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Gang member responsible for 2015 murder sentenced to 20 years in prison

A member of a “violent criminal enterprise based in Riverhead,” who was partly responsible for a 2015 murder, was sentenced Monday to 20 years in prison after he pleaded guilty to racketeering in February.

Terrill Latney, an associate of the “Red Stone Gorilla” subset of the Bloods, was sentenced in federal court in Central Islip by United States District Judge Joanna Seybert.

He had also pleaded guilty to conspiring to distribute narcotics and participating in the murder of Thomas Lacolla, in what was a botched attempt to kill a rival gang member.

“With today’s sentence, justice has been served for years of drug dealing, violence and murder, which wreaked havoc in Riverhead and the surrounding area,” said Acting U.S. Attorney Seth DuCharme in a statement. “This outcome brings a measure of closure to the victims and stands for the principle that we remain ever-committed to dismantling violent street gangs on Long Island and restoring safety and the rule of law to every community.”

In the guilty plea, Mr. Latney, 40, of Mastic Beach admitted to distributing large quantities of crack cocaine, cocaine and heroin in the Riverhead area for nearly a decade. On Nov. 17, 2015, Mr. Latney assisted members of the Bloods when they tried to kill a rival gang member, but instead killed Mr. Lacolla. More than 39 shots were fired into a vehicle that Mr. Lacolla sat in while parked in Riverside.

Police on scene of the 2015 murder.

In October 2019, federal officials announced six arrests of alleged Bloods gang members following an investigation by the FBI Long Island Gang Task Force. Mr. Latney was listed as a leader of the gang along with Jimmy Dean of Calverton. Mr. Dean allegedly ordered the killing in 2015, officials previously said.

Officials said the investigation was part of Project Safe Neighborhoods, a “program bringing together all levels of law enforcement and the communities they serve to reduce violent crime and make our neighborhoods safer for everyone.” The Department of Justice “reinvigorated” the program in 2017.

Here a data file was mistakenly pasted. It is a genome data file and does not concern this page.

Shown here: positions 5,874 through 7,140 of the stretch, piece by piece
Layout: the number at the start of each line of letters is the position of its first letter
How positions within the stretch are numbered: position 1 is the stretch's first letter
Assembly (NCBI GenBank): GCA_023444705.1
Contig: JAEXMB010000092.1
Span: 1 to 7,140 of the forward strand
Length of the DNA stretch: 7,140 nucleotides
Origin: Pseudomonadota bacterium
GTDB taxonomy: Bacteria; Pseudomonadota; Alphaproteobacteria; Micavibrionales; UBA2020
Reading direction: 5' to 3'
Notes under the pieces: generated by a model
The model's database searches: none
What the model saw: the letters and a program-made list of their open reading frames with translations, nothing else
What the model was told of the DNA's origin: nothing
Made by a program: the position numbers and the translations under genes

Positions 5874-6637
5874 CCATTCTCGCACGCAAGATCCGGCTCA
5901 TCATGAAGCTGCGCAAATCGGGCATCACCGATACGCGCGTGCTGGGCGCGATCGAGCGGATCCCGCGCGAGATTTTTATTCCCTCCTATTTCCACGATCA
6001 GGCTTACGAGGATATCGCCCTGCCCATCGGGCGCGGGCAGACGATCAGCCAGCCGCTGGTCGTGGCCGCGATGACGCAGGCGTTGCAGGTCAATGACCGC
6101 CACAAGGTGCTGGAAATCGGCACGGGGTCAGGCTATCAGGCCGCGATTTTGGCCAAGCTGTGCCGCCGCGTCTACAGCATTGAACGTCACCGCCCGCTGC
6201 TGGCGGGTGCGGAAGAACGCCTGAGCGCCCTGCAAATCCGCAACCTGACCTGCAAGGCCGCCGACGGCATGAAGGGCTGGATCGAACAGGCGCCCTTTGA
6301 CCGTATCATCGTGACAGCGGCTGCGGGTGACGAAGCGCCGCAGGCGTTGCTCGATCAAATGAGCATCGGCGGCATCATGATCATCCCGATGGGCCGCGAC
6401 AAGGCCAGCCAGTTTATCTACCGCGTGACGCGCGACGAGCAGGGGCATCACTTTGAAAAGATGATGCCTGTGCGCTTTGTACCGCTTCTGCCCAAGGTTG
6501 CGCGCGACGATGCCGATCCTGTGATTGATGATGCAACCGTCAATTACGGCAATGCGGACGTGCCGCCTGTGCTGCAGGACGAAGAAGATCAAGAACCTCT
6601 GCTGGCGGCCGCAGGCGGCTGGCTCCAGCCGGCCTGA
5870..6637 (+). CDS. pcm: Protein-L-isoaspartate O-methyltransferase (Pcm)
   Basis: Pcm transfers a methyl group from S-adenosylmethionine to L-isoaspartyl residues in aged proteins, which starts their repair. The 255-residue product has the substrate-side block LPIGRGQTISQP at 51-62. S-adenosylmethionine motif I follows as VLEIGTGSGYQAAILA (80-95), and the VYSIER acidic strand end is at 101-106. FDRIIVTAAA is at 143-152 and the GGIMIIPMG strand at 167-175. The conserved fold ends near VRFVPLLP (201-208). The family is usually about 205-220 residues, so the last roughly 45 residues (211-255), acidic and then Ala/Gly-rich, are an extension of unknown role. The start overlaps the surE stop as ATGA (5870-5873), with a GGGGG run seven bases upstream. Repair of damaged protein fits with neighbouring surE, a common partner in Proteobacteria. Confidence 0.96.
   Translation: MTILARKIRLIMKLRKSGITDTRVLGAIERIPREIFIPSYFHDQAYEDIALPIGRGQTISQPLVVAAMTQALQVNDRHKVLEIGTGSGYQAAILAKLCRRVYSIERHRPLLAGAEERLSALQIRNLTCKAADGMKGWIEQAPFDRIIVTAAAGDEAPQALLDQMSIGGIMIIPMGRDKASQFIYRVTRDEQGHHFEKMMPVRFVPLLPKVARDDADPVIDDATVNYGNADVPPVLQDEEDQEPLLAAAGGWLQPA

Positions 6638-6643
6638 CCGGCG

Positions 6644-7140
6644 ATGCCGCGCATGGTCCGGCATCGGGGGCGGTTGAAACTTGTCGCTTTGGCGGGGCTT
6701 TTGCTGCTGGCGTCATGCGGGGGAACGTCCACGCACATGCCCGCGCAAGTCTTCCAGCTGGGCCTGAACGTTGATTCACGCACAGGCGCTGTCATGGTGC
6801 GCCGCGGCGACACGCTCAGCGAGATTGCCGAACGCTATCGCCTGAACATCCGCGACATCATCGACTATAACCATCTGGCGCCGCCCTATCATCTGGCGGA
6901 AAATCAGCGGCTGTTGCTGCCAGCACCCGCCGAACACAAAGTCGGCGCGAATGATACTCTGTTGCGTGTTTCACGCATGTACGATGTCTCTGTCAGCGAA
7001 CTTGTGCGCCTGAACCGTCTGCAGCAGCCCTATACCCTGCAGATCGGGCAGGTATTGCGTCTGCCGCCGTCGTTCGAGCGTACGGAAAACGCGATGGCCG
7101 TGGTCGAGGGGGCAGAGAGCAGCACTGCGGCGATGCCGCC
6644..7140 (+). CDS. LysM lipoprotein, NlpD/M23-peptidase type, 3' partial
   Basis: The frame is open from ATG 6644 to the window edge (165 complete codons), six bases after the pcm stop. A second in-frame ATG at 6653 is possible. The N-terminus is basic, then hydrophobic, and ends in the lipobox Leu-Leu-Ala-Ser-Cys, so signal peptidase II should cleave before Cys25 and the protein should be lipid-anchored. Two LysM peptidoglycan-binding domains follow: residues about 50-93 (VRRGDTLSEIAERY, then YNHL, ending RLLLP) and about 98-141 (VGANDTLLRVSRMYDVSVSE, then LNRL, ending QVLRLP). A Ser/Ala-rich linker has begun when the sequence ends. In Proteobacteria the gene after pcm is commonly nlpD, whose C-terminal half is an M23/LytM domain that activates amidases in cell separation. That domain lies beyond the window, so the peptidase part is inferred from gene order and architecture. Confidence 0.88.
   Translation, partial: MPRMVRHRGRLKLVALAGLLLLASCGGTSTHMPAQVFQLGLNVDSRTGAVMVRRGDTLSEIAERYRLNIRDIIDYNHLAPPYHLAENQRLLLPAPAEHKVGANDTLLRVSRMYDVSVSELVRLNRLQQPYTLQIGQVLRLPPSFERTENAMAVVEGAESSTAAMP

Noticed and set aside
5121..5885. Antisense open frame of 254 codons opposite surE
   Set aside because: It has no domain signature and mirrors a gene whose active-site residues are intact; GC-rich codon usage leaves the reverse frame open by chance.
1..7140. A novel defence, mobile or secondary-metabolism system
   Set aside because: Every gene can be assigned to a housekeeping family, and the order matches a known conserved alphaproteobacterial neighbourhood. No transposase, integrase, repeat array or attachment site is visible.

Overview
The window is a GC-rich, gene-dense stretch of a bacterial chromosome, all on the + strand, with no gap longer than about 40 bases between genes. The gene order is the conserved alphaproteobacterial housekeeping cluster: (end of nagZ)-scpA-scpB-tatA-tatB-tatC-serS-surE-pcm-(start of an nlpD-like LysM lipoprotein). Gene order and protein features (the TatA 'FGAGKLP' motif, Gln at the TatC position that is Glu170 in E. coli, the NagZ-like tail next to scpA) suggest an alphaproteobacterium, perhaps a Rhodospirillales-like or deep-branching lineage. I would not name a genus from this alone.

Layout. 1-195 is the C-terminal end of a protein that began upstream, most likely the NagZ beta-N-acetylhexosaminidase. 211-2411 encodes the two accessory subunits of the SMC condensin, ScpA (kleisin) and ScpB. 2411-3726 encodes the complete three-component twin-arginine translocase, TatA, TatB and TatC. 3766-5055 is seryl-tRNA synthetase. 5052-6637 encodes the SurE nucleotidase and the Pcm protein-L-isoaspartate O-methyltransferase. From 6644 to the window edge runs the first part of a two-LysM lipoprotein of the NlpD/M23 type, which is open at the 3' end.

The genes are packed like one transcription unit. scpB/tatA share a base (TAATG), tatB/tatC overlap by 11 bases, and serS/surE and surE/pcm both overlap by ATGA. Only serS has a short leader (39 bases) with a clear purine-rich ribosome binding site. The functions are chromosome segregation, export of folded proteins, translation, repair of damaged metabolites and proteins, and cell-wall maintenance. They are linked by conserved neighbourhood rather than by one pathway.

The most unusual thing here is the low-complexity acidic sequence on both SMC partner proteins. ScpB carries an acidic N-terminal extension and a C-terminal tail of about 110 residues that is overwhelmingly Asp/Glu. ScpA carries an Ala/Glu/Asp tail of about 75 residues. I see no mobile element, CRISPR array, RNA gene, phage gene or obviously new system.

In an Oct. 1 letter to the judge, Mr. DuCharme requested a sentence of 30 years, and described Mr. Latney as a “career criminal.” He was facing a maximum sentence of life in prison. He had previously been convicted for a felony sale of crack cocaine in 2016. He was also convicted of felony weapons possession in 2008 when he was found with a .45-caliber pistol.

“The defendant has no history of regular or verifiable employment,” the U.S. attorney wrote. “The reason for this is clear, Latney works as a drug dealer. That has been his profession for the last 20 years.”

Mr. Latney’s role in the gang elevated after Mr. Dean was arrested in 2016, Mr. DuCharme wrote. He became a source of narcotics supply to younger members of the gang while also engaging in street level sales himself. In March 2018, the FBI conducted five controlled purchases of crack cocaine from Mr. Latney for a total of about $3,000.

The court filing describes how Mr. Lacolla came to be killed. In early 2015, Mr. Dean began to have issues with a rival gang member, listed in the letter as John Doe #2. Mr. Dean made the man a “worldwide plate,” which meant that the Stones gang members should attack him and possibly kill him on sight. A shooting occurred in July 2015 when a Stones gang member fired a 9mm handgun and struck the man in the leg. On Nov. 15, 2015, the rival gang member opened fire on the Stones gang members in a parked vehicle as retaliation. No one was struck during the shooting and it was not reported to law enforcement at the time.

Two days later, Mr. Latney and three other Stones members met to to plan the murder of John Doe #2. They left the meeting to go find the man, bringing a total of three firearms, one of which was an AR-15 style assault rifle.

When they found the vehicle, they saw a man in the driver’s seat, but failed to realize it was not their intended target, but a friend of the John Doe #2: Mr. Lacolla.

The U.S. attorney noted that the remorse Mr. Latney showed in court appeared to be driven by his “sense of loss of time with his family. However, this should be balanced against the fact that the defendant and his coconspirators permanently deprived Thomas Lacolla and his family of those things.”